Taking a look at this chart of the Dollar/Yuan exchange rate, you can understand why the Chinese government took the action that it did. The chart is denominated in yuan to dollars. The more yuan per dollar, the weaker the yuan and the stronger the dollar; the fewer yuan per dollar, the stronger the yuan and the weaker the dollar. You can see that the yuan has been continuously strengthening over the past ten years. Remember that as a currency strengthens, exports from that country become more expensive. A good that cost 100 yuan back in 2005 would mean a dollar cost of a little over $12. A 100-yuan good today would cost over $16. That’s why the Chinese government originally tried to keep the yuan pegged to the dollar, so as not to make the exports it relied upon for economic growth more expensive abroad. But after much pressure from the US and other Western countries, the government depegged the yuan, allowing it to trade in a narrow band and appreciate against the dollar.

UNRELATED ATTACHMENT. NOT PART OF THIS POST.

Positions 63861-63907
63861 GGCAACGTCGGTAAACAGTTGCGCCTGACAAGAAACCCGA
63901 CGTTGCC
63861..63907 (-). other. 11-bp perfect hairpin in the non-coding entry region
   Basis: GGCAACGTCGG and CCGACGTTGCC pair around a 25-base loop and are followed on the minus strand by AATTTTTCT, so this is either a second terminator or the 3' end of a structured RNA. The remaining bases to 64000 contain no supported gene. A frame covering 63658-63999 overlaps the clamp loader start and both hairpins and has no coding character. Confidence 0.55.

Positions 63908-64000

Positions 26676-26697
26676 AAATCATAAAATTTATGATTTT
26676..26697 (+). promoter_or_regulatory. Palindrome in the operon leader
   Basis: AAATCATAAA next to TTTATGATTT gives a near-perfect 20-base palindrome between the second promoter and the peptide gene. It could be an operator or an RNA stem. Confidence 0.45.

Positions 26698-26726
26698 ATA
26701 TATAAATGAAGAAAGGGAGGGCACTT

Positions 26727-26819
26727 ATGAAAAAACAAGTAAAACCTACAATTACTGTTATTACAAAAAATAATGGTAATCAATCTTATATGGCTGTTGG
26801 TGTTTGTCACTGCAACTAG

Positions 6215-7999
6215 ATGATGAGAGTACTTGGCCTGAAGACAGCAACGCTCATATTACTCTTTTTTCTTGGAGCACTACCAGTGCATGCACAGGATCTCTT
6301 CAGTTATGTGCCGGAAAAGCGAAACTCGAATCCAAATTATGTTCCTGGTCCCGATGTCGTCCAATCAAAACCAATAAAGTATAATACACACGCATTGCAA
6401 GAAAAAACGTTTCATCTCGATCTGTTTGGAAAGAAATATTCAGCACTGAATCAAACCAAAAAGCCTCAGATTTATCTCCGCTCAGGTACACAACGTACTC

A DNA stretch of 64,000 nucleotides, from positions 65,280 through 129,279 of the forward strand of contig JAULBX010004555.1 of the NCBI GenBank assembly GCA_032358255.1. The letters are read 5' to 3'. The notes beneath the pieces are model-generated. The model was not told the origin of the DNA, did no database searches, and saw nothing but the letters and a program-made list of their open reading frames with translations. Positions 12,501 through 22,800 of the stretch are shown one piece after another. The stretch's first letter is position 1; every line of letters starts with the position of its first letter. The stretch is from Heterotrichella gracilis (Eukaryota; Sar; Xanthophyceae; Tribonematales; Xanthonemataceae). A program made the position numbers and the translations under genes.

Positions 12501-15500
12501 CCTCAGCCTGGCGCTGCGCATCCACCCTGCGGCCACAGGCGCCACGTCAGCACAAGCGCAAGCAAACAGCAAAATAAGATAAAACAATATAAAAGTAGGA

The Greek Currency Crisis: Historical Parallels

The continued capital controls and bank closures in Greece have led to a serious shortage of cash. Businesses are unable to pay their workers, they are unable to pay for goods and services, and many ordinary citizens don’t have enough cash to purchase food, water, and other basic supplies. As a result of the shortage of euros in circulation, some businesses have taken to creating their own scrip, essentially paper promises to pay in euros once conditions normalize. As long as they can get other businesses to accept these IOUs, the IOUs could circulate as currency and the lack of circulating euros could be overcome. The Greek government is even considering creating its own IOUs. But Greece is not the only country that has faced a cash shortage. Looking back to historical examples, what might replace euros as circulating money in the near future?